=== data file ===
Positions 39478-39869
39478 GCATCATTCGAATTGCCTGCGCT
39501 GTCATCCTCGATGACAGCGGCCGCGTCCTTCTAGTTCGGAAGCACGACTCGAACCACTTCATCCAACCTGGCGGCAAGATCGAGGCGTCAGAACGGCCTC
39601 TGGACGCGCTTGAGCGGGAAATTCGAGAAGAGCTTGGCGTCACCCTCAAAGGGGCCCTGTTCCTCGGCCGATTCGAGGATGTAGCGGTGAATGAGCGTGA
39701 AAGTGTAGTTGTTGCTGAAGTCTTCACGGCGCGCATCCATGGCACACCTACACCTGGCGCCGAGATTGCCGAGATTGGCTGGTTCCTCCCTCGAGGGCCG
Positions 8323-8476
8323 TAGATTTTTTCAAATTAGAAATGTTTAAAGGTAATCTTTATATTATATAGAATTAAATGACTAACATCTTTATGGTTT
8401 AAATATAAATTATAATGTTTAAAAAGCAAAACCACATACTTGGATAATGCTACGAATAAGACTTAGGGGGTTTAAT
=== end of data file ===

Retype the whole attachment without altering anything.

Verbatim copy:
Positions 39478-39869
39478 GCATCATTCGAATTGCCTGCGCT
39501 GTCATCCTCGATGACAGCGGCCGCGTCCTTCTAGTTCGGAAGCACGACTCGAACCACTTCATCCAACCTGGCGGCAAGATCGAGGCGTCAGAACGGCCTC
39601 TGGACGCGCTTGAGCGGGAAATTCGAGAAGAGCTTGGCGTCACCCTCAAAGGGGCCCTGTTCCTCGGCCGATTCGAGGATGTAGCGGTGAATGAGCGTGA
39701 AAGTGTAGTTGTTGCTGAAGTCTTCACGGCGCGCATCCATGGCACACCTACACCTGGCGCCGAGATTGCCGAGATTGGCTGGTTCCTCCCTCGAGGGCCG
Positions 8323-8476
8323 TAGATTTTTTCAAATTAGAAATGTTTAAAGGTAATCTTTATATTATATAGAATTAAATGACTAACATCTTTATGGTTT
8401 AAATATAAATTATAATGTTTAAAAAGCAAAACCACATACTTGGATAATGCTACGAATAAGACTTAGGGGGTTTAAT